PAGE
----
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Gilbert SF. Developmental Biology. 6th edition. Sunderland (MA): Sinauer Associates; 2000.

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Developmental Biology. 6th edition.

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A New Evolutionary Synthesis

In 1922, Walter Garstang declared that ontogeny (an individual's development) does not recapitulate phylogeny (evolutionary history); rather, it creates phylogeny. Evolution is generated by heritable changes in development. “The first bird,” said Garstang, “was hatched from a reptile's egg.” Thus, when we say that the contemporary one-toed horse evolved from a five-toed ancestor, we are saying that heritable changes occurred in the differentiation of the limb mesoderm into chondrocytes during embryogenesis in the horse lineage. This view of evolution as the result of hereditary changes affecting development was lost during the 1940s, when the Modern Synthesis of population genetics and evolutionary biology formed a new framework for research in evolutionary biology.

The Modern Synthesis has been one of the greatest intellectual achievements of biology. By merging the traditions of Darwin and Mendel, evolution within a species could be explained: Diversity within a population arose from the random production of mutations, and the environment acted to select the most fit phenotypes. Those animals capable of reproducing would transmit the genes that gave them their advantage. These genes included, for example, those encoding enzymes with better rates of synthesis and globins with better oxygen-carrying capacity. It was assumed that the same kinds of changes (gene or chromosomal mutations) that caused evolution within a species also caused the evolution of new species. There would need to be an accumulation of these mutations, and a mechanism of reproductive isolation to enable them to accumulate in new ways, if a new phenotype was to be produced.

Not only could the Modern Synthesis explain evolution within a species remarkably well, it also explained medically relevant questions such as why certain alleles that seem deleterious (the hemoglobin gene variant that can result in sickle cell anemia, for example) might be selected for in certain populations. The population genetic approach to evolution was summed up by one of its foremost practitioners and theorists, Theodosius Dobzhansky, when he declared, “Evolution is a change in the genetic composition of populations. The study of the mechanisms of evolution falls within the province of population genetics” (Dobzhansky (1951).

The developmental approach to evolution was excluded from the Modern Synthesis (Hamburger 1980; Gottlieb 1992; Dietrich 1995; Gilbert et al. 1996). It was thought that population genetics could explain evolution, so morphology and development were seen to play little role in modern evolutionary theory (Adams 1991). In other words, macroevolution (the large morphological changes seen between species, classes, and phyla) could be explained by the mechanisms of microevolution, the “differential adaptive values of genotypes or deviations from random mating or both these factors acting together” (Torrey and Feduccia 1979).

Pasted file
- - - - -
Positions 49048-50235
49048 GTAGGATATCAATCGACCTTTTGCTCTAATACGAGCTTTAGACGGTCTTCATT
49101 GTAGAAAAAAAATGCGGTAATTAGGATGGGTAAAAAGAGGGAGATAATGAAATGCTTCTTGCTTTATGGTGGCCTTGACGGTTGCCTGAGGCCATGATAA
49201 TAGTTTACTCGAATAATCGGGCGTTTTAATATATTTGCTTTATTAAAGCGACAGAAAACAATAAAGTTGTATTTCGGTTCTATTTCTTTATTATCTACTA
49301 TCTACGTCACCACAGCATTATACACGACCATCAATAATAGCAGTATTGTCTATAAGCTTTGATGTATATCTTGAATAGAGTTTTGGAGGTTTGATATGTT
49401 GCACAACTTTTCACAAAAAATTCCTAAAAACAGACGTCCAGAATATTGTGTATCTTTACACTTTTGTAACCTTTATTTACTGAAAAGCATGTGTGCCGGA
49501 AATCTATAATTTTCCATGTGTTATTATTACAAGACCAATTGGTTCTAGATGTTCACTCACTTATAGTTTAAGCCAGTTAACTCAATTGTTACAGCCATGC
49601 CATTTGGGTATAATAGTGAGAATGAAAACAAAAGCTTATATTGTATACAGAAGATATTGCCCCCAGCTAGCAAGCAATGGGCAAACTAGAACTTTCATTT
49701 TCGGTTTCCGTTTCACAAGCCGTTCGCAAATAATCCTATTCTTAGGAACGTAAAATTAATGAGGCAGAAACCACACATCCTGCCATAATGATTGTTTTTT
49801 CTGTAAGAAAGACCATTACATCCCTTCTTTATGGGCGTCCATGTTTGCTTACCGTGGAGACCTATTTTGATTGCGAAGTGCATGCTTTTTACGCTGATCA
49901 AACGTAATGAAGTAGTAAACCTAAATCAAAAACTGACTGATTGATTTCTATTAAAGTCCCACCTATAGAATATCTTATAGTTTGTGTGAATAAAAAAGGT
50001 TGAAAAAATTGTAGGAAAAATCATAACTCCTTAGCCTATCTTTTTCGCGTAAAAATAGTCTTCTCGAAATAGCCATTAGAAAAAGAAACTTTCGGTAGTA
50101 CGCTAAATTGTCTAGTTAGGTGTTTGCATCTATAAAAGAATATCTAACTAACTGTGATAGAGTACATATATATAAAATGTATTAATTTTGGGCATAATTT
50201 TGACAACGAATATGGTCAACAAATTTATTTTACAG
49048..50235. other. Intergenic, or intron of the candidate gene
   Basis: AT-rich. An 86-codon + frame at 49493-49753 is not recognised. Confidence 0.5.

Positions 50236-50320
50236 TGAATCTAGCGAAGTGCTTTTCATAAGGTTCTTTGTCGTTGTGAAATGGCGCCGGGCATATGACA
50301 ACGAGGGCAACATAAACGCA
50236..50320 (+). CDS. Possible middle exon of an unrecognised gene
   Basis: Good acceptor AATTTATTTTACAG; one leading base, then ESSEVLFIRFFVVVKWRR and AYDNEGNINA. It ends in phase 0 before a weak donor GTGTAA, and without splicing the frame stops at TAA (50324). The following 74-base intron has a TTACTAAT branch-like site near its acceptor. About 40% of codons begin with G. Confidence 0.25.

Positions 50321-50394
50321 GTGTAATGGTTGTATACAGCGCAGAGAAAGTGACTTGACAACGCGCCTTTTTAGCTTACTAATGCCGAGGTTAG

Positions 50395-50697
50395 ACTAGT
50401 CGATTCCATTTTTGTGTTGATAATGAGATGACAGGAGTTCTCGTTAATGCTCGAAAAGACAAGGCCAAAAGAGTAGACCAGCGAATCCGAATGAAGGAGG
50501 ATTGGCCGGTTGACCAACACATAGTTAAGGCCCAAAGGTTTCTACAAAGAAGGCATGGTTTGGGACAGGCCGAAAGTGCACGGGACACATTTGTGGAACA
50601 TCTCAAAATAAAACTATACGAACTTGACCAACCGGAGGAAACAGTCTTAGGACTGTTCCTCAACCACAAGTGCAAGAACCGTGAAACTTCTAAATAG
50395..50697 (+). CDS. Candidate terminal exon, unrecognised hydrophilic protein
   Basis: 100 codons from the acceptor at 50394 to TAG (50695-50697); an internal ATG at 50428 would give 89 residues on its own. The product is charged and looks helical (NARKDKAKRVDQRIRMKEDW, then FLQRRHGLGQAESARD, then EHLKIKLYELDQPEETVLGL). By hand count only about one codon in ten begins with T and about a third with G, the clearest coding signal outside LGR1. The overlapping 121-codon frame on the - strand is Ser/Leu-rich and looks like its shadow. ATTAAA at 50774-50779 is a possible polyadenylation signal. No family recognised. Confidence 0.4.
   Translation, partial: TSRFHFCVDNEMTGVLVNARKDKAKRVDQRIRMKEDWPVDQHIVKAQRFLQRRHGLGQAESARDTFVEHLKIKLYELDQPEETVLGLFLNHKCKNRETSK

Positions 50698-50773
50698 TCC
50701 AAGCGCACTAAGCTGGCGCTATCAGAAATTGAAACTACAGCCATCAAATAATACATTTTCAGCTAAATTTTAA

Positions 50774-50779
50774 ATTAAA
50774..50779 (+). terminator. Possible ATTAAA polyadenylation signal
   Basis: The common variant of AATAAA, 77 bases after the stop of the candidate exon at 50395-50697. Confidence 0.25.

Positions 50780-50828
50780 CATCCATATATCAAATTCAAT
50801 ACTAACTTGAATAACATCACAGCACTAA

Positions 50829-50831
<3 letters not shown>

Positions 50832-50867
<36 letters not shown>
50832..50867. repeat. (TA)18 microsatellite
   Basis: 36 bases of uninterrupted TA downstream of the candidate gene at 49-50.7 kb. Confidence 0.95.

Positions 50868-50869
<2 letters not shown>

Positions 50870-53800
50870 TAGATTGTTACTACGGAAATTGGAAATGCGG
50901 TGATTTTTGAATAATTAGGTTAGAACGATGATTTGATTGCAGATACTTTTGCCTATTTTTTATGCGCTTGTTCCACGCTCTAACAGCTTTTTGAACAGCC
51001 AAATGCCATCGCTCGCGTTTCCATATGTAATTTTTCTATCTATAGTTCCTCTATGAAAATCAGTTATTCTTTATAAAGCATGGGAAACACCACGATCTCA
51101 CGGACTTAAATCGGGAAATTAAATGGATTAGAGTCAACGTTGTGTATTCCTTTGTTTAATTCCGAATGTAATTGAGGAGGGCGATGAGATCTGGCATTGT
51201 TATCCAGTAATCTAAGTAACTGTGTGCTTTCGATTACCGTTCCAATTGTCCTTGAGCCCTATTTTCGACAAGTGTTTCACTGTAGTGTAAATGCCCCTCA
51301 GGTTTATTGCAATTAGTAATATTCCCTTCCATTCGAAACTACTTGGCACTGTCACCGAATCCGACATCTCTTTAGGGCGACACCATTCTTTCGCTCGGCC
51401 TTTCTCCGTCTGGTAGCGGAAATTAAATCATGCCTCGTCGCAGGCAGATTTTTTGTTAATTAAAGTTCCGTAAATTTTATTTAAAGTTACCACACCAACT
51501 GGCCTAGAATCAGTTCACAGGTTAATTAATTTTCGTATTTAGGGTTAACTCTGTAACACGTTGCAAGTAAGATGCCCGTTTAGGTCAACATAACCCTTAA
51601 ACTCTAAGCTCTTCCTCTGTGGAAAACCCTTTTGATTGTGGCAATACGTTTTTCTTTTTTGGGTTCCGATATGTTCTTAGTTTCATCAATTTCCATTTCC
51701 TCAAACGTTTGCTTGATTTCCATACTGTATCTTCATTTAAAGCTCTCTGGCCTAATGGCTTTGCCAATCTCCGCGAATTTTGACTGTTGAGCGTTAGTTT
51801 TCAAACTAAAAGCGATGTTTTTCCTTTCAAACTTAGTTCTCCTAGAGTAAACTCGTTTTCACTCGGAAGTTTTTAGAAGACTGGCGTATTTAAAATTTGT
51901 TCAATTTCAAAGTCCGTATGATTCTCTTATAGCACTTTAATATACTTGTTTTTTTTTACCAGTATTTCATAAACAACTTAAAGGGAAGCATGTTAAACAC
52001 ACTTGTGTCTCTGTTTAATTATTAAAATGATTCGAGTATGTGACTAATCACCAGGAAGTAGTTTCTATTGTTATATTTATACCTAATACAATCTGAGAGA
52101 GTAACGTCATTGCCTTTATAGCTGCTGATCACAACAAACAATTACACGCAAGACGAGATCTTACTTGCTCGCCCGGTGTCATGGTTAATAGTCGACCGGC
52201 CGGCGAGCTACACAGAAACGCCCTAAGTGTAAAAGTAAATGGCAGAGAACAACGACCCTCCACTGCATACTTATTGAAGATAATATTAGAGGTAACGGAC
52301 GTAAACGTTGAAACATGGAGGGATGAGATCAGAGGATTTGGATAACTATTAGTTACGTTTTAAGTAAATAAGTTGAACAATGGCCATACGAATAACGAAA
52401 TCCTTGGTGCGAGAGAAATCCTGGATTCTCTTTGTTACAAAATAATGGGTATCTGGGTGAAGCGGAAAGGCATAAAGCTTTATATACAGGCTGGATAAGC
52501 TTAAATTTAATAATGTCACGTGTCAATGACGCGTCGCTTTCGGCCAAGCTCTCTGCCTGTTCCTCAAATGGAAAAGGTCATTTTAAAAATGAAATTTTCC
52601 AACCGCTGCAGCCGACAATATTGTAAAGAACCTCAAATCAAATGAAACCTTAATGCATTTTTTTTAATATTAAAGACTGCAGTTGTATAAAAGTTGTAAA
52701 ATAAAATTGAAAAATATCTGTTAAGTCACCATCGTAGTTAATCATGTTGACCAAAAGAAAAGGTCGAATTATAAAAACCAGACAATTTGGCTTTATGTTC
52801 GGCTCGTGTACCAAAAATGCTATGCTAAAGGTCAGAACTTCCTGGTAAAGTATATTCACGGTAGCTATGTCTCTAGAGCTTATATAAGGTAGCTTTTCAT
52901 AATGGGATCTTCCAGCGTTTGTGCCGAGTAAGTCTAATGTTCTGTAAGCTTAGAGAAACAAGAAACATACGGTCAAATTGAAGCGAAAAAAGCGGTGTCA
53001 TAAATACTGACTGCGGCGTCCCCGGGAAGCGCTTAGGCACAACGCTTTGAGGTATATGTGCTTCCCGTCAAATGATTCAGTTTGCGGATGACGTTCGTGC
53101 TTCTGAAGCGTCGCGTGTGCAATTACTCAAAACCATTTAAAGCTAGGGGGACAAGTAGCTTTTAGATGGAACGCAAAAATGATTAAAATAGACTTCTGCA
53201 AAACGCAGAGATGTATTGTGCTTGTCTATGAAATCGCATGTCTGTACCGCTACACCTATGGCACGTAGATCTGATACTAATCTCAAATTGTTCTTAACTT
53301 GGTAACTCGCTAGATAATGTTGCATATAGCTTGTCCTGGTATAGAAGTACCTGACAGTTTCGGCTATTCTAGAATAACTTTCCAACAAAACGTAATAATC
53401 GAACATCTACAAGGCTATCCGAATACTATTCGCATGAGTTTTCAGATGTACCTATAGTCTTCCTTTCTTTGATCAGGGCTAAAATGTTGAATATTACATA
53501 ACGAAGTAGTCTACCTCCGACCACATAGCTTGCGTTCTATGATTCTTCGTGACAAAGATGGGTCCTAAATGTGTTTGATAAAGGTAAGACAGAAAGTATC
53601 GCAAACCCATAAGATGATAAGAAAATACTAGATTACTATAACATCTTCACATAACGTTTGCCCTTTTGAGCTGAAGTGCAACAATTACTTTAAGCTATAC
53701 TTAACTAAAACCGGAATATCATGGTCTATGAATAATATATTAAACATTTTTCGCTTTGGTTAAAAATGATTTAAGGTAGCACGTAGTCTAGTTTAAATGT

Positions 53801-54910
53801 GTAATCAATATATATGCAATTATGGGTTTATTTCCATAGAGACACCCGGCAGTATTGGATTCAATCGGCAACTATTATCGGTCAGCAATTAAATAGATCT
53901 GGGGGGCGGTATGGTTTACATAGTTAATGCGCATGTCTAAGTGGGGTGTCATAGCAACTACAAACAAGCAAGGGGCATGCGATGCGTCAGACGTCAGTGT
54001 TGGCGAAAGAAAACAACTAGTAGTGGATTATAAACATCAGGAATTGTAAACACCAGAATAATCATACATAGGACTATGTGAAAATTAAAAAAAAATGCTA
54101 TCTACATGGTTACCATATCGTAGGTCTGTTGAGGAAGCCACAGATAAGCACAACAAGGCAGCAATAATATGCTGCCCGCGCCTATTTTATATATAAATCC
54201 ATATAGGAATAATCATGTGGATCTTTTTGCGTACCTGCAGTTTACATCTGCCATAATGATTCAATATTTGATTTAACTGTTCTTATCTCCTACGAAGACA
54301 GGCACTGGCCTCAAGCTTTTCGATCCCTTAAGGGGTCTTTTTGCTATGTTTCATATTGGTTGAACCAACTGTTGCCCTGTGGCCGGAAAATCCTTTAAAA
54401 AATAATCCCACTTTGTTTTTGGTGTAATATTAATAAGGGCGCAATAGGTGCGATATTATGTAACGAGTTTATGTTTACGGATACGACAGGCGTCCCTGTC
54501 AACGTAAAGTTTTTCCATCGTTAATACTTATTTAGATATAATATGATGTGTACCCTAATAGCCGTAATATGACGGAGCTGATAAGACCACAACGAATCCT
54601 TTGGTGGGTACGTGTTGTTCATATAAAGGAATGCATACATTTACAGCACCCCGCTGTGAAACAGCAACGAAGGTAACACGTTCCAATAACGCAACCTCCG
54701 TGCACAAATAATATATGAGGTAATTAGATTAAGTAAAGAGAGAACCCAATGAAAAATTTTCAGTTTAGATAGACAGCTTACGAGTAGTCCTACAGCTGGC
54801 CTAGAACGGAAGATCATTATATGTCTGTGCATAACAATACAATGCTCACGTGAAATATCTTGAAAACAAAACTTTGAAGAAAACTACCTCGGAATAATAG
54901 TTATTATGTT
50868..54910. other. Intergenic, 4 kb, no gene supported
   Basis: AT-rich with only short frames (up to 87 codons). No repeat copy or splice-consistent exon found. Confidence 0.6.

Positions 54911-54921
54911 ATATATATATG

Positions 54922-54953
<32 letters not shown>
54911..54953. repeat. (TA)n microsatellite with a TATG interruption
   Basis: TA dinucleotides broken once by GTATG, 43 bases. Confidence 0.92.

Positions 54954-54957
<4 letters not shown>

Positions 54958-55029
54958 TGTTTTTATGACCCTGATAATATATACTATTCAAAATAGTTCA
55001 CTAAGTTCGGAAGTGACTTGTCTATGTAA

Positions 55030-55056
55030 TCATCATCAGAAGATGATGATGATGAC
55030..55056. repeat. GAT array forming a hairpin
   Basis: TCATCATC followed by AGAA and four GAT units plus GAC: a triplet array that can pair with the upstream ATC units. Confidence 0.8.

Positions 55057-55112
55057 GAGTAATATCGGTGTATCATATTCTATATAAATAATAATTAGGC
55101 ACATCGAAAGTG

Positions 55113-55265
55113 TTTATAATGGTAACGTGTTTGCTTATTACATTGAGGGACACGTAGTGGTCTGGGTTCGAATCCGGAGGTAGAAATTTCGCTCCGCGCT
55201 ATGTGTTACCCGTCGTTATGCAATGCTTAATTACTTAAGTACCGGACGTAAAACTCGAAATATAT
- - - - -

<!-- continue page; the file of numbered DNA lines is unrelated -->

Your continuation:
The population genetics model contained some major assumptions that have now been called into question.


Gradualism. The supposition that all evolutionary changes occur gradually was debated by Darwin and his friends. Thomas Huxley, for instance, accepted evolution, but he felt that Darwin had burdened his theory with an unnecessary assumption of gradualism. A century later, Eldredge and Gould (1972), Stanley (1979), and others postulated punctuated equilibrium as an alternative to the gradualism that characterized the Modern Synthesis. According to this theory, species were characterized by their morphological stability. Evolutionary changes tended to be rapid, not gradual. At the same time, molecular studies (King and Wilson 1975) showed that 99% of the DNA of humans and chimpanzees was identical, demonstrating that a small change in DNA could cause large and important morphological changes. New findings in paleontology and molecular biology prompted scientists to consider seriously the view that mutations in regulatory genes can create large changes in morphology in a relatively short time.


Extrapolation of microevolution to macroevolution. The idea that accumulations of small mutations result in changes leading to new species has also been criticized. Richard Goldschmidt (1940) began his book The Material Basis of Evolution by asking the population genetic evolutionary biologists to try to explain the evolution of the following features by accumulation and selection of small mutations: hair in mammals; feathers in birds; segmentation in arthropods and vertebrates; the transformation of the gill arches into structures including aortic arches, muscles, and nerves; teeth; shells of molluscs; compound eyes; and the poison apparatus of snakes. Interestingly, both Goldschmidt and Waddington saw homeotic mutations as the kind of genetic change that could alter one structure into another and possibly create new structures or new combinations of structures. These mutations would not be in the structural genes, but in the regulatory genes. Few scientists paid attention to Goldschmidt or Waddington, however, because they were not working under the population genetics paradigm of the Modern Synthesis and because their scientific programs were suspect. (Goldschmidt did not believe in Morgan's notion of the gene as a particulate entity, and Waddington's work was misinterpreted as supporting the inheritance of acquired traits: see Gilbert 1988; 1991; Dietrich 1995.)


Specificity of phenotype from genotype. Developmental biologists have found that life is more complicated than a 1:1 relationship between genotype and phenotype. Chapter 21 documents numerous cases wherein the genotype can permit any of several phenotypes to form. These cases include polyphenisms induced by predators, diet, day length, or antigenic or visual experience. Moreover, development always mediates between genotype and phenotype. The same gene can produce different phenotypes depending on the other genes that are present (Wolf 1995). A mutant gene that produces limblessness in one generation can produce only a mild thumb abnormality in the next (Freire-Maia 1975). That evolution is the result of heritable changes in development (Goldschmidt 1940) is as true for whether a fly has two or three bristles on its back as for whether an appendage is to become a fin or a limb. One way of visualizing this is to use a mathematical analogy (Gilbert et al. 1996):